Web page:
by guest blogger Stan Thompson
About 12 years ago, when I first became interested in what’s now called hydrail (hybrid hydrogen fuel cell and battery railway traction), I caught a glimmer of the idea online from Germany in the State of Schleswig-Holstein. Someone there had seen that wireless electric trains could be powered by wind turbines via hydrogen .
Eight or nine years went by and I met Dr. Holger Busche, who later chaired and assembled the Ninth International Hydrail Conference (9IHC) in the railroad city of Neumünster, Schleswig-Holstein. When we met and compared notes it turned out that it was Dr. Busche who had conceived of wind-powered hydrail back then.
Last year in Neumünster, Dr. Busche and his colleague, Herr Detlef Matthiessen MdL, Speaker for Energy Policy and Technology in the Schleswig-Holstein Parliament, proposed that Germany inaugurate an annual German hydrail event. All the country-specific accomplishments, needs and opportunities could be hashed-out and the results brought to—and shared with—the International Hydrail Conference, wherever it happened to be held each year.
The more I think about the Busche-Matthiessen concept, the better I like it. For the introduction of ideas, an international forum is probably most productive. But, for the production of results on the ground where market-disruptive innovation is called for, a backdrop of national cohesion makes breakaway ideas more palatable. The Germany-specific hydrail event is such a good idea I’ve recommended sponsoring similar national events to prospective IHC hosts in the UK and China.
Germany, the UK and China have critical masses of hydrail awareness great enough to benefit from a national event. Though I hate to say it, it seems unlikely that the USA could muster the momentum—even though we’re the birthplace of hydrail and the first country to manufacture and export the technology commercially.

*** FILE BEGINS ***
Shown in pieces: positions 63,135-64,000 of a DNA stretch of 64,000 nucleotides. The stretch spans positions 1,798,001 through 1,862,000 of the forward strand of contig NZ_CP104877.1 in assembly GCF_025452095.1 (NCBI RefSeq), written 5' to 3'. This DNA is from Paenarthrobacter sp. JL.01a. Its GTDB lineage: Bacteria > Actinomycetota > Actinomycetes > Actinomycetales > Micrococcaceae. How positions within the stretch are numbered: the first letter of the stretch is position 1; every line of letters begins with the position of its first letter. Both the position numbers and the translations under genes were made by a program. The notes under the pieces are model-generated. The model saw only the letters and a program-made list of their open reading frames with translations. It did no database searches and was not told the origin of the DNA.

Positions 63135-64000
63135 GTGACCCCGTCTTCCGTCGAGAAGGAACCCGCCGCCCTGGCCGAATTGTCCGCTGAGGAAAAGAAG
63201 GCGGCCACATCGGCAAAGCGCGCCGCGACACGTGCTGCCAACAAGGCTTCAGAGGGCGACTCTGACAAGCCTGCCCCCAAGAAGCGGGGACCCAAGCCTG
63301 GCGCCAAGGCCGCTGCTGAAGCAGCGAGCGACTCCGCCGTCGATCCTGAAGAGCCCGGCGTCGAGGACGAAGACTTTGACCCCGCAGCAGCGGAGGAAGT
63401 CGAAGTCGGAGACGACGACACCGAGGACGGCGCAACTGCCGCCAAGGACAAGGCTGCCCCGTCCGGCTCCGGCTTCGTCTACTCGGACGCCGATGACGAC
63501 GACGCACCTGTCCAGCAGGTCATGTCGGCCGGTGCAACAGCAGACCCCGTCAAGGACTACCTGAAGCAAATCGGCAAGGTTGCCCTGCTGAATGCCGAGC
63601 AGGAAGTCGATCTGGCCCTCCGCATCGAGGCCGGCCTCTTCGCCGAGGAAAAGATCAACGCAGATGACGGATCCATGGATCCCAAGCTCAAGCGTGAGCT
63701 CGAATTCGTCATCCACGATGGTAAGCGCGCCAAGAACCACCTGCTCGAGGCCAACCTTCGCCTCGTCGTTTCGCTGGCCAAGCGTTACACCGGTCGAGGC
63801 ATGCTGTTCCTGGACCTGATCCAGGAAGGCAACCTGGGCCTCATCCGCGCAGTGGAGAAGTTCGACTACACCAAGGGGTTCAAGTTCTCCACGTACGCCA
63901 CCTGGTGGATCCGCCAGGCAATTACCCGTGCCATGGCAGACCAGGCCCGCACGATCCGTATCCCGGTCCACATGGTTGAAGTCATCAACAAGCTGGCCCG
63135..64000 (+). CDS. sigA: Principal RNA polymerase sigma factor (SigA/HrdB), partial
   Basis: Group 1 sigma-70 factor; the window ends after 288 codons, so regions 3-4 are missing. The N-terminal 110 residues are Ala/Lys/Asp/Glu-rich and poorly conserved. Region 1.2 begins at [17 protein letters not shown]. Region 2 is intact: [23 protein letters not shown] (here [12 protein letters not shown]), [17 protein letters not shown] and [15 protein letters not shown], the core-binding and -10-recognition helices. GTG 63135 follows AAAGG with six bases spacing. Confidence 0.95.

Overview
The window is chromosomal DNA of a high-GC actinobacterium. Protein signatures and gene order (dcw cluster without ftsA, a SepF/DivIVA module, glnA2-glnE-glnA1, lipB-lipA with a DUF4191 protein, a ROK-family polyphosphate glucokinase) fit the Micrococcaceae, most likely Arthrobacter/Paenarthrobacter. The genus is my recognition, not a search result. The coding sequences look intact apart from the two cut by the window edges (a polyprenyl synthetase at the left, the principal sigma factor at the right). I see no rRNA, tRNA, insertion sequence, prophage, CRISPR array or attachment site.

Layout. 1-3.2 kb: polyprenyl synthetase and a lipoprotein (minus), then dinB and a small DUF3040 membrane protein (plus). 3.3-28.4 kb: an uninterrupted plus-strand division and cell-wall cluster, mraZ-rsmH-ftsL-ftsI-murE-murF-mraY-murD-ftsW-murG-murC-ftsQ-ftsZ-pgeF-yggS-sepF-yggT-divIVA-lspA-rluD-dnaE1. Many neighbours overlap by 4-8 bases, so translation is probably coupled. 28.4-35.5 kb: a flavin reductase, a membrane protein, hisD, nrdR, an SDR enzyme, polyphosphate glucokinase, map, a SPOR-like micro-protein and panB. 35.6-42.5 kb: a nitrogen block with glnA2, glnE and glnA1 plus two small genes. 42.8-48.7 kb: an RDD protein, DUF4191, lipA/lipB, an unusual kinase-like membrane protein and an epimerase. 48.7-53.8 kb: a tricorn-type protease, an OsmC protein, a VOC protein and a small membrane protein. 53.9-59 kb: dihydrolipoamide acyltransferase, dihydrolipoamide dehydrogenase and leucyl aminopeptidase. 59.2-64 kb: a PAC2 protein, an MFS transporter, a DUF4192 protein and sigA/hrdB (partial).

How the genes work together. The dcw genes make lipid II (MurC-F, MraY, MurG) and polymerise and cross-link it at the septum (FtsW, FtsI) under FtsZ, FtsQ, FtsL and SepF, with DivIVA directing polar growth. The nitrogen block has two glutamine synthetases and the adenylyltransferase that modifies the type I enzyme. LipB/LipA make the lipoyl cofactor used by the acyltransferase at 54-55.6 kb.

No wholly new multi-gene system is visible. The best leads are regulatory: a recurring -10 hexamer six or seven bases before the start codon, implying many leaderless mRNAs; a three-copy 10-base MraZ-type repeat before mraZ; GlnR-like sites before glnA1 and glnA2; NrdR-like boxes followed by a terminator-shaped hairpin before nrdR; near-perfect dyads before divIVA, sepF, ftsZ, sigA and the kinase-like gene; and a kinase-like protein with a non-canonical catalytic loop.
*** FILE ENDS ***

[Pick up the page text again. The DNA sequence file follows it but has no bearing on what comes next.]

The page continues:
The last serious hydrail story I’ve seen in a major US paper was an excellent piece by environmental writer Bruce Henderson in the Charlotte Observer, way back in 2006. Since then—although the Charlotte-area Hydrail Conference organizers have made invited presentations in Belgium, Canada, China, Denmark, England, France (just a cameo), Germany, Italy, Spain, Turkey and around the US—all offers to update The Observer’s 2006 piece have been declined.
2015 is the first year of the annual German-specific hydrail event and they’ve got a lot to talk about. At the top of the list is the forty hydrail commuter train order that Alstom Transport’s Salzgitter works will deploy in four German states by year-end 2020. Alstom unveiled their hydrail vision nine years ago at the Second International Hydrail Conference in Herning, Denmark. [http://www.hydrail.org/conferences/47]
So far as I know, the German hydrail event’s still unnamed. But the location will be Kiel; the date will be 29 April, 2015; and the results will be summarized at the Tenth International Hydrail Conference, to be held at the University of North Carolina-Charlotte this year on 21-24 June. [http://railconference.uncc.edu]
For presentations at all nine International Hydrail Conferences, visit http://www.hydrail.org/conferences.